Alternative Investment CCO’s: Seat at the table or ear at the door?
Executive Recruiter Dan Kreuter’s overview on today’s reality, secular trends, compensation levels and best practices for CCO’s of Alternative Investment Managers.
It is a truism that the vast majority of Alternative Investment company CEO’s act as the Chief Investment Officer or Investment Strategist of the firm. Typically brilliant, driven, and aggressive, they are people possessed with strong egos, clear vision, and the ability to make critical decisions without hesitation.
Whether the Compliance function in the firm is a respected function, a profit-sapping utility, or simply a necessary evil – or all of the above depending on the day – the fact is that the regulatory environment is taking compliance to a whole new standard: you must follow and comply not to just that which is written, but also to that which is implied. Adding to the inherent complexity is the fact that there is much less case law, procedural work and literature concerning Alternatives as compared to, for example, Mutual Funds.
There are at least 30 decent sized companies in the United States that provide third party, outsourced Compliance services to 6,200 Alternative RIA’s. Some Investment Managers subscribe to the notion that they can shift responsibility and liability to a third party. The fact is, a case can be made that outsourcing the CCO violates the spirit of securities law. We have no axe to grind with our friends in the outsourcing space; but it is crystal clear that you can outsource the work but not the ultimate responsibility and leadership that your named CCO must bring to the table.
Seat at the Table vs. Ear at the Door
According to Andrew Bowden, the SEC’s office of Compliance Inspections and Examinations Chief: “…strength and effectiveness of a compliance department is boosted when compliance officers not only understand rules, but are integrated into a firm’s business. In OCIE … Compliance Officers who participate in weekly deal meetings and in meetings with investors, or who review deal memos, tend to be more effective in spotting issues early and are more respected in their organizations.” Referring back to the initial premise of this manifesto, while very few if any functionaries of an Alternative Investment Manager have a true “seat at the table” with the CEO, the high functioning CCO must be allowed to have “an ear at the door”.
The tone at the top of the house dictates behavior. Whether you are the Owner of a Professional Sports team, the Dean of a University, run a Government Agency, or are the head of a Hedge Fund, you make it clear by words and actions as to your perception of activities, functions, and behavioral standards throughout your organization. Regardless of whether Compliance is outsourced or done in-house, the firm’s Principal must “get it”, believe it, and drive it into all parts of the organization in order for the Compliance Officer to stay on top of critical activity within the RIA and how it impacts the complex supervisory practice requirements he or she are responsible for on a day-to-day basis.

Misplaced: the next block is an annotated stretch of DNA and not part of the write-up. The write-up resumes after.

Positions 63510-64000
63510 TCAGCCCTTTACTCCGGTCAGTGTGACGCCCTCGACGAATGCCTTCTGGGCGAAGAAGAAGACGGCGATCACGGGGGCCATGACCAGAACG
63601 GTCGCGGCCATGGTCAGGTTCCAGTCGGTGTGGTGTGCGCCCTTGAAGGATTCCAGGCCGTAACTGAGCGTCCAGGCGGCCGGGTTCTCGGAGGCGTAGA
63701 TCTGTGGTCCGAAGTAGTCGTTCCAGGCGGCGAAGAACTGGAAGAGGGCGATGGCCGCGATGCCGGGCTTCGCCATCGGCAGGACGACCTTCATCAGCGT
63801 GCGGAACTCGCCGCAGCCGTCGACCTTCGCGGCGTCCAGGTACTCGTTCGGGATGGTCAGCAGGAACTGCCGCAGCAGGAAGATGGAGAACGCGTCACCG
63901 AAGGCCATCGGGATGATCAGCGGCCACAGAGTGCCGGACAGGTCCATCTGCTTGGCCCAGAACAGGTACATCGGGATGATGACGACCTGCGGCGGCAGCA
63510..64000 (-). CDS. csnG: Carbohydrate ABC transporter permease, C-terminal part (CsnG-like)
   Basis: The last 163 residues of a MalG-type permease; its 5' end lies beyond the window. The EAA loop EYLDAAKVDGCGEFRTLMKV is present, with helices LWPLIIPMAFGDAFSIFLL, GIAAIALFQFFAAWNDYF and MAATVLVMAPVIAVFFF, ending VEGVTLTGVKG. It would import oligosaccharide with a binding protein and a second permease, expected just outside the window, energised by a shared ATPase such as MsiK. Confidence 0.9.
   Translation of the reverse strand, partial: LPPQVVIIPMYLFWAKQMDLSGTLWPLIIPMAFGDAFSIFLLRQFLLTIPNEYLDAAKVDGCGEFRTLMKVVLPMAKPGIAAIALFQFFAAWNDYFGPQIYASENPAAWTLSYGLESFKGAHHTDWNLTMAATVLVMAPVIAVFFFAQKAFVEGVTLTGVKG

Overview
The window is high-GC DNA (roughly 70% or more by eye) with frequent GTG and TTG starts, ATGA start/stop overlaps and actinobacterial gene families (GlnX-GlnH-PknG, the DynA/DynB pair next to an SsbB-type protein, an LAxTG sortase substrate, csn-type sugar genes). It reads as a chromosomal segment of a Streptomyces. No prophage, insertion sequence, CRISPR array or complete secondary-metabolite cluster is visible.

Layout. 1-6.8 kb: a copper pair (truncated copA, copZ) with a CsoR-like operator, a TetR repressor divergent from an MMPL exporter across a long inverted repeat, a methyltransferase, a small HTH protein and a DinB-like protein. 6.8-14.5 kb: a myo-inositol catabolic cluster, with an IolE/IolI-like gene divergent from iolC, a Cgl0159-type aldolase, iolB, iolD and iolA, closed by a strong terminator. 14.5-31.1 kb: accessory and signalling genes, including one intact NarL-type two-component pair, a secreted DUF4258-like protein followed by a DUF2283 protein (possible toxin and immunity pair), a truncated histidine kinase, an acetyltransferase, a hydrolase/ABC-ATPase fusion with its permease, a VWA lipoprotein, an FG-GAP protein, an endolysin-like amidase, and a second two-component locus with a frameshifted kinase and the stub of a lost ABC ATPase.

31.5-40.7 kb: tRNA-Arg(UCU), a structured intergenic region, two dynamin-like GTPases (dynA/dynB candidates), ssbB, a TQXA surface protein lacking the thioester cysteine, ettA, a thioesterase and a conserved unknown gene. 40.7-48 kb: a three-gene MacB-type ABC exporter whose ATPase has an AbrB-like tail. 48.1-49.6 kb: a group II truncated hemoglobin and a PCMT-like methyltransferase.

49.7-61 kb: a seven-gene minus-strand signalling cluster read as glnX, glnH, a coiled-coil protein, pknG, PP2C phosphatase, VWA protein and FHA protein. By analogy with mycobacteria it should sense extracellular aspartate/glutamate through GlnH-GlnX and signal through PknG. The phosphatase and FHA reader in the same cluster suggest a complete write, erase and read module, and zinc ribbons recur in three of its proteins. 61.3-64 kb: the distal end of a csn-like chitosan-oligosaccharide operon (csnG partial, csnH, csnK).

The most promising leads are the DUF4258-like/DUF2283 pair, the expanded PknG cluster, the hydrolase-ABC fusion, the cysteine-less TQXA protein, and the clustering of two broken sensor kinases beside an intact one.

Compensation, Skills and Credentials
Twenty years ago, for the most part, a Compliance job was something you would end up doing instead of something you aspired to do.
Things have changed. There are many bright and motivated people entering the compliance world, and compensation is rising rapidly as the stakes increase. Compliance is a technical field, and requires mastery of complex writings and legal documents. Accordingly, a Law Degree while not a must in some firms, is highly coveted. Many Compliance leaders have CPA and/or CFA designations.
Secondly, along with on-point and proven experience within a true Alternatives Manager, specifically in your asset class (Structured Credit, Real Estate, Private Equity, Hedge Funds, et al), and specific jurisdictions you work in across the globe, having experience within the SEC or a Law Firm which works with SEC, Treasury and such is quite desirable.
These are the hard, measurable credentials. But the “softer skills” – the person’s behavior – are extremely important. The CCO must be perceived as collaborative, fair, informed and business savvy, and be liked as well as respected across all channels of the firm. To the extent that the CCO is not liked – or perhaps considered nothing more than a dour “Internal Affairs cop” playing gotcha – the feeders of data and information to the CCO will parcel out only what they want to without the necessary granularity and transparency. The CCO is somewhat hostage to the RIA’s underlying organizational components providing the requisite infrastructure, so consensus building skills are paramount.
Compensation ranges for the CCO are going to be driven by the complexity of the asset class, the amount of regulatory risk directly rated to that asset class, the number of jurisdictions, and asset size. Generally speaking in the $1 Billion and under firms, compensation is in the $150k – $300k range, all-in; in the $1 Billion to $10 Billion range, $300k – $600k; and the Mega-firms ($10 Billion on up) you can see the CCO break the $1 Million barrier.
In summary, Alternative Investment firms will survive, grow and prosper with a skilled CCO who is encouraged to “have an ear at the door” and be truly integrated at the highest levels of the organization.
(Dan Kreuter is the founder of D.A. Kreuter Associates, Inc., an international executive search firm serving the Financial Services community. He can be reached at DKreuter@DAKassociates.com, or 800-669-9DAK)
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